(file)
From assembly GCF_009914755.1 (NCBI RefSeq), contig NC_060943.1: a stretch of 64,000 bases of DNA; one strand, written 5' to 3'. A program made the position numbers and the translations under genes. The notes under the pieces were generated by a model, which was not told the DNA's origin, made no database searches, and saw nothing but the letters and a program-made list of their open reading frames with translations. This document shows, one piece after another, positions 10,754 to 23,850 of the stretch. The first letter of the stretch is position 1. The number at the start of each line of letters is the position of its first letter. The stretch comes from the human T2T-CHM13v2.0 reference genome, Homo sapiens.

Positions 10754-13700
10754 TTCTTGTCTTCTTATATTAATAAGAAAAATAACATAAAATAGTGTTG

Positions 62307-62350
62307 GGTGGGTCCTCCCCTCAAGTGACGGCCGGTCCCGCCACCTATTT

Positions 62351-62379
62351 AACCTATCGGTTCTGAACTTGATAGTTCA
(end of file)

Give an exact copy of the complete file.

From assembly GCF_009914755.1 (NCBI RefSeq), contig NC_060943.1: a stretch of 64,000 bases of DNA; one strand, written 5' to 3'. A program made the position numbers and the translations under genes. The notes under the pieces were generated by a model, which was not told the DNA's origin, made no database searches, and saw nothing but the letters and a program-made list of their open reading frames with translations. This document shows, one piece after another, positions 10,754 to 23,850 of the stretch. The first letter of the stretch is position 1. The number at the start of each line of letters is the position of its first letter. The stretch comes from the human T2T-CHM13v2.0 reference genome, Homo sapiens.

Positions 10754-13700
10754 TTCTTGTCTTCTTATATTAATAAGAAAAATAACATAAAATAGTGTTG

Positions 62307-62350
62307 GGTGGGTCCTCCCCTCAAGTGACGGCCGGTCCCGCCACCTATTT

Positions 62351-62379
62351 AACCTATCGGTTCTGAACTTGATAGTTCA